Wobbly knees in Congress
The resolution passed by the Senate yesterday was interpreted by some as a slap in the face to President Bush, but it really didn't mean very much. It simply declared that there will be a "significant transition to full Iraqi sovereignty" next year, and it would be hard to argue against that. Even Bush welcomed the measure as he began his trip to Asia, with perhaps equal measures of sincerity and face-saving. Sen. John Warner, normally a stalwart on defense matters but also a bit too fond of conciliating with Democrat adversaries, was among those who expressed frustrations felt by the American people. Hugh Hewitt (via Instapundit) chronicled the pandering comments, noting that Markos crowed that Republicans are "plagiarizing" their issues, proving that the Democrats have taken back the mantle of being "the party of ideas." Ugh.
Today Rep. John Murtha (D-PA) went a step further, announcing he was introducing a bill calling for a prompt withdrawal of all U.S. forces from Iraq. For such a drastic measure, he offered a surprisingly weak rationale:
"The war in Iraq is not going as advertised. ... It's a flawed policy wrapped in illusion." SOURCE: Washington Post
"Flawed"? Based on "illusion"? Well, the same thing could be said about every war this nation, or any nation, has ever fought! Valley Forge, Bull Run, Little Bighorn, Pearl Harbor, Kasserine Pass, Anzio, the Bulge: one devastating setback after another, and yet somehow we came out ahead. For Pete's sake! War is a chaotic, ugly, frustrating mess, and always has been. Deception is part and parcel of a winning strategy, 99 percent of the time. Ironically, Murtha is correct to say that "the war in Iraq is not going as advertised," inasmuch as the "advertisers" in the mainstream media -- from whence most Americans get their news and form their opinions -- have been portraying the war in an unduly negative light. Only those who lack historical grounding would fall for Murtha's naive, school boy reasoning. He literally choked back tears as he recalled his 27 years of military service, invoking the worn-out "chicken hawk" retort to pro-war folks. He should know better than that. An abrupt U.S. withdrawal now, just as the next round of elections is going forward, would have devastating consequences for the Iraqi people, which is why no responsible leader seriously contemplates it. At least Murtha sounded sincere and concerned about the national interest, in sharp contrast to those such as Democrat Senators Dick Durbin or Harry Reid, who have become virtual cheerleaders of defeatism.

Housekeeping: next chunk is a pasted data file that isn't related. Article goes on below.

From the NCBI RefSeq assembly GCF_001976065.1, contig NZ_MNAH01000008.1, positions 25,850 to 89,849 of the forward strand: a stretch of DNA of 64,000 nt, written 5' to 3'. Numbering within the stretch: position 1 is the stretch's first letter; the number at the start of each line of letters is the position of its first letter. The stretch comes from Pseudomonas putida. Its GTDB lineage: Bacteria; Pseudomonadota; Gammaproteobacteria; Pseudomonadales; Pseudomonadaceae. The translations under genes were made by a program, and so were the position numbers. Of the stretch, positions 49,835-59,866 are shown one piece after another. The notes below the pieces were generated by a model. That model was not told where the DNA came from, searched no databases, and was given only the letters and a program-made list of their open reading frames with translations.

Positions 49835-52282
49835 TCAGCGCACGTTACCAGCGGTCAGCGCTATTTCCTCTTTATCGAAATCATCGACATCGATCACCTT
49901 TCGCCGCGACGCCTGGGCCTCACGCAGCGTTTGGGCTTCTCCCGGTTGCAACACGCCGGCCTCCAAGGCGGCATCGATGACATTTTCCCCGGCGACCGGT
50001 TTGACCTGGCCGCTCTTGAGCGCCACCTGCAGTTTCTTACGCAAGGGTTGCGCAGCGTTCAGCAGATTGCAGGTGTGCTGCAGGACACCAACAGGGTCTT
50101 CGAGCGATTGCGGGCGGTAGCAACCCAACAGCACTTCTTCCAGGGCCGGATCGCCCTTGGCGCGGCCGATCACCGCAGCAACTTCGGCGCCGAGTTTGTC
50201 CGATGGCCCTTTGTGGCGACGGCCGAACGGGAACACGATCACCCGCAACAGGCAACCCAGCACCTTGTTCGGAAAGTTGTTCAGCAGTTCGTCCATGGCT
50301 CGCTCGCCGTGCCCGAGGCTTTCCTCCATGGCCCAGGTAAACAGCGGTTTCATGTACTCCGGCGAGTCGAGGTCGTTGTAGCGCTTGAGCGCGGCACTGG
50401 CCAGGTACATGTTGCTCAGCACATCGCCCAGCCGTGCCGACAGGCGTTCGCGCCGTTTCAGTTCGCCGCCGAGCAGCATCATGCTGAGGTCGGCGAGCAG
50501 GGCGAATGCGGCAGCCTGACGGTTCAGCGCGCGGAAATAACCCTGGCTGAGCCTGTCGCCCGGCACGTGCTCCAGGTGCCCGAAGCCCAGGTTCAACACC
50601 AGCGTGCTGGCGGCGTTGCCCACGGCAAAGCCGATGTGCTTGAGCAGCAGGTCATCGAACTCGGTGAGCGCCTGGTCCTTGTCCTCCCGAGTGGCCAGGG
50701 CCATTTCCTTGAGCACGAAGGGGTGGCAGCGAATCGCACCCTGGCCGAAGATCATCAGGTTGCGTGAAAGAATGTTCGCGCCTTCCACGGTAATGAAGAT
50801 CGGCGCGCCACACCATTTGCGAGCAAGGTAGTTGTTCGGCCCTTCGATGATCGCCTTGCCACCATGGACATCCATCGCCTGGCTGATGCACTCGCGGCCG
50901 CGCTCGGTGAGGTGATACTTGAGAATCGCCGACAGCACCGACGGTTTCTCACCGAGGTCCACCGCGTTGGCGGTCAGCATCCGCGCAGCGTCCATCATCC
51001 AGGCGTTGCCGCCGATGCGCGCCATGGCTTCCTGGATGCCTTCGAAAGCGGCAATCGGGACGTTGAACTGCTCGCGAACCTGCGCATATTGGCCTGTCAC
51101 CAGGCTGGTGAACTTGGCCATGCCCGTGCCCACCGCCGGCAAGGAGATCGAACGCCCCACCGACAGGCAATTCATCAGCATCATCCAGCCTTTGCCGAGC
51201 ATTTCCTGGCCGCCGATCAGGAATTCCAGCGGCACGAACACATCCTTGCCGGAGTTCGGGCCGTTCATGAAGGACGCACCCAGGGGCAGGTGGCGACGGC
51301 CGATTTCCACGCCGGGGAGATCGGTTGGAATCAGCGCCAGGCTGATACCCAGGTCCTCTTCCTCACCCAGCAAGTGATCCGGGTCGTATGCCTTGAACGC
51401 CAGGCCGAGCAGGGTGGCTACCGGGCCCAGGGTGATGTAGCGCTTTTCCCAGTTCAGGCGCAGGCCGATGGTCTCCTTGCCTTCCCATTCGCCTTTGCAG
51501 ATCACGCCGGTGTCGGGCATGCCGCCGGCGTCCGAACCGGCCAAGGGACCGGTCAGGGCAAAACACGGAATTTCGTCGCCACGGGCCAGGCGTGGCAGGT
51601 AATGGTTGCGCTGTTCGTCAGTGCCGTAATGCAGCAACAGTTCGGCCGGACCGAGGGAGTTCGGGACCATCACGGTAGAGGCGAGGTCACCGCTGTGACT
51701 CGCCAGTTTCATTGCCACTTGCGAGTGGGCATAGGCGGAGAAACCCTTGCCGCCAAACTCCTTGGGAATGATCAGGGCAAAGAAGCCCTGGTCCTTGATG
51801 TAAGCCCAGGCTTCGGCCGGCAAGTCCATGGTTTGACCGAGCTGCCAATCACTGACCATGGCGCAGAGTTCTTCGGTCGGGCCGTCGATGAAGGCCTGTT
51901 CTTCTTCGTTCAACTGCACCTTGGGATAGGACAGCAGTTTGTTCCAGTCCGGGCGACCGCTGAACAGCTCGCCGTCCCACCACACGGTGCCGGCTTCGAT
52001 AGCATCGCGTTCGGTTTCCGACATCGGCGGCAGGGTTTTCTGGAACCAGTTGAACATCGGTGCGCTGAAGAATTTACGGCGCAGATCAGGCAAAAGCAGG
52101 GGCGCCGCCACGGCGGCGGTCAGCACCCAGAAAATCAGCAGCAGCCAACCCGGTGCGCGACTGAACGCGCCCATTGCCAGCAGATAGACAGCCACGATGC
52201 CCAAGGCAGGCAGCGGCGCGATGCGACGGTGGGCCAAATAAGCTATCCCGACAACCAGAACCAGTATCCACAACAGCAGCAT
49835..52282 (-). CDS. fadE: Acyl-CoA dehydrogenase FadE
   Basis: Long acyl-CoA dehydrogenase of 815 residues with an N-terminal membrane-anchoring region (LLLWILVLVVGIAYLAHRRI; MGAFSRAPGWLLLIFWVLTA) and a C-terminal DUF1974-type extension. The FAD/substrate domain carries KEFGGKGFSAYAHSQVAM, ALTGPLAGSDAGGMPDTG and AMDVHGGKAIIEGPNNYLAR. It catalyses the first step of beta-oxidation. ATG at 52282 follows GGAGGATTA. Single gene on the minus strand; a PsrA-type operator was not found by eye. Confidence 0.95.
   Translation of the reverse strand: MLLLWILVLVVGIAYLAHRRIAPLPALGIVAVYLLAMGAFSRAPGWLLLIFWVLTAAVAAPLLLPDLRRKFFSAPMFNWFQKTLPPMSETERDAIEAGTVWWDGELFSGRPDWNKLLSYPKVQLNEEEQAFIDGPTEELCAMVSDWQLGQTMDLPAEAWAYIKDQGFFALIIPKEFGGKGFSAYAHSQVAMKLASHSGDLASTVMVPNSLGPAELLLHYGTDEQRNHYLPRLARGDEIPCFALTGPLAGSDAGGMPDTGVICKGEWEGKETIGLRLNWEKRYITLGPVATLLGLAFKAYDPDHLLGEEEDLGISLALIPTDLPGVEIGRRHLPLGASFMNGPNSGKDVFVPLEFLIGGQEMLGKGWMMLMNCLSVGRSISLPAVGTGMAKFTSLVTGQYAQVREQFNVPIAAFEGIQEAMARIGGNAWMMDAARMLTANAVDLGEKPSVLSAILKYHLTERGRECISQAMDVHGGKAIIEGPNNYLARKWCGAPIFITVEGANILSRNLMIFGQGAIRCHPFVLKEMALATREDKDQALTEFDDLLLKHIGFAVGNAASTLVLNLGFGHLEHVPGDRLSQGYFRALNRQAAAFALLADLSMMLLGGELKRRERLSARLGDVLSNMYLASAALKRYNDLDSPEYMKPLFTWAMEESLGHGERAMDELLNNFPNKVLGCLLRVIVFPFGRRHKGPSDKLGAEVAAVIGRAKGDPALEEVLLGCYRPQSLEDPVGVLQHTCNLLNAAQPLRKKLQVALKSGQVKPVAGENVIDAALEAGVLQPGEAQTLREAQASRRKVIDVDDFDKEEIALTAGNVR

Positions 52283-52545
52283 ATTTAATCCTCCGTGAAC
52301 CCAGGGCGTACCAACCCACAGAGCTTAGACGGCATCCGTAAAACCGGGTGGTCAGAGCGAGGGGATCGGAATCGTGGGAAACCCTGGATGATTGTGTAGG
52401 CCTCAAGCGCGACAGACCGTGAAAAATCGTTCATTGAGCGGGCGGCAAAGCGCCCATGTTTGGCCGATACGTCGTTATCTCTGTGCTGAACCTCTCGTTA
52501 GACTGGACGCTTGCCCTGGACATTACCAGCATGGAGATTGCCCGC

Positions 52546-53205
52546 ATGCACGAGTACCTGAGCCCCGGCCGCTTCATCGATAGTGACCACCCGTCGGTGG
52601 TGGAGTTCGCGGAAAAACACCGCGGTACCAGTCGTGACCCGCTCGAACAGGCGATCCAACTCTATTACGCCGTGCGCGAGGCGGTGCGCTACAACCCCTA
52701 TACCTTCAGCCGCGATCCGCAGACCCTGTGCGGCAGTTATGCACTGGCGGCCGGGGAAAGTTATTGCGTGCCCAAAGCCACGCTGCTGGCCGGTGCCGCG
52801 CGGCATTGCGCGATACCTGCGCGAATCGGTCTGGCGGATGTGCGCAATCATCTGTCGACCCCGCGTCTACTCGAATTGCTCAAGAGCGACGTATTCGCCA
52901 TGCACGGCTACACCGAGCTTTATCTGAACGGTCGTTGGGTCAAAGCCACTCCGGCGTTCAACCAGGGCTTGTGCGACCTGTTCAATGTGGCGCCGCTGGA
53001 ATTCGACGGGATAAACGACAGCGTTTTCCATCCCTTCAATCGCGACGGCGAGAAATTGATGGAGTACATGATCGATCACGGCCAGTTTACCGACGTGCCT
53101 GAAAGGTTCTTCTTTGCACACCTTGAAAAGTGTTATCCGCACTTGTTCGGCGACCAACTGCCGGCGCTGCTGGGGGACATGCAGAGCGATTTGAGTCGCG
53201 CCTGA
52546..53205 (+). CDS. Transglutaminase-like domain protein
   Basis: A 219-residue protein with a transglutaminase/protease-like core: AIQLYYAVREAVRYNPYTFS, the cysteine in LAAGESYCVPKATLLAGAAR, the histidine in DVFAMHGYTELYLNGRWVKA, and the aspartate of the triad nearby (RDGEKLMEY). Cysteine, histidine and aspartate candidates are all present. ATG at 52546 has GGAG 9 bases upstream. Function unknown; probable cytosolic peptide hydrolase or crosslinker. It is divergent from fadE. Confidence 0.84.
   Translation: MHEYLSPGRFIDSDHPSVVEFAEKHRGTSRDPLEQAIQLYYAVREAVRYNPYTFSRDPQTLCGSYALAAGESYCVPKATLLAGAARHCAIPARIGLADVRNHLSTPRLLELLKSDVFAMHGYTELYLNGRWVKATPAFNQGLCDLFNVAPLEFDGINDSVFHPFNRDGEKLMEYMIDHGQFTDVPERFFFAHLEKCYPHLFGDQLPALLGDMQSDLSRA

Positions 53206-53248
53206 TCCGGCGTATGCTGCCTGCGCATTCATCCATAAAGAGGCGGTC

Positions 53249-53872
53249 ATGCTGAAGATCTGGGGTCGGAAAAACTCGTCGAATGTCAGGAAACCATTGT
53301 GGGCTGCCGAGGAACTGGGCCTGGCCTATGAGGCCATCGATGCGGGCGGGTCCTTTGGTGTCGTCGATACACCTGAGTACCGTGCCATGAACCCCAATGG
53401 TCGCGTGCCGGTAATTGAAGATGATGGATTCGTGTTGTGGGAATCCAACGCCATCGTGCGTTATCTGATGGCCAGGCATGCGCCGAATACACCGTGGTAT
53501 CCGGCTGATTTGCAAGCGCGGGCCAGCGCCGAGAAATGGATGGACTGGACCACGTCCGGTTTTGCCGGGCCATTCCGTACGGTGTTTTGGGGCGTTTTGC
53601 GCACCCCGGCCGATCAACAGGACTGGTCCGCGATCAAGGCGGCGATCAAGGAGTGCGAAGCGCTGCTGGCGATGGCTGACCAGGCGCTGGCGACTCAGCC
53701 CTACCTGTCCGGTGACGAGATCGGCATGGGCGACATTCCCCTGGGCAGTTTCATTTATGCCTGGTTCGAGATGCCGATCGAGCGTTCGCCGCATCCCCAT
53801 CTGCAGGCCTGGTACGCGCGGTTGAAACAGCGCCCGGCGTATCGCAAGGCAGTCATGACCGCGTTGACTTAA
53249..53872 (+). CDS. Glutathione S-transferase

The greater significance of the Senate resolution, perversely, was that it may encourage the terrorists and undermine the Iraqi government. The silver lining around the gray clouds of gloom is that all this political cacaphony in Washington is ultimately irrelevant to the delicate task of handing over more and more responsibility to the Iraqis. No finger-pointing or grandstanding in Washington will change the facts on the ground in Baghdad, and no silly protests by Cindy Sheehan will sway most Americans. Because our government is firmly committed to seeing through this vital historical task, Iraqis will get an excellent chance to set up their own government, and unless most of them are incredibly fearful or short-sighted, leaders will emerge to take up the reins of self rule. Why? Because they share common interests in maintaining commercial ties with the United States, which is very fortunate to have such superb, dedicated soldiers, and a president who is determined to prevail. That doesn't mean total victory or elimination of terrorism, but simply the creation of a new political dynamic in the Middle East that favors more liberal, limited governmental systems. Once that trend gets underway, the proud (though premature) words "Mission Accomplished" will have greater resonance.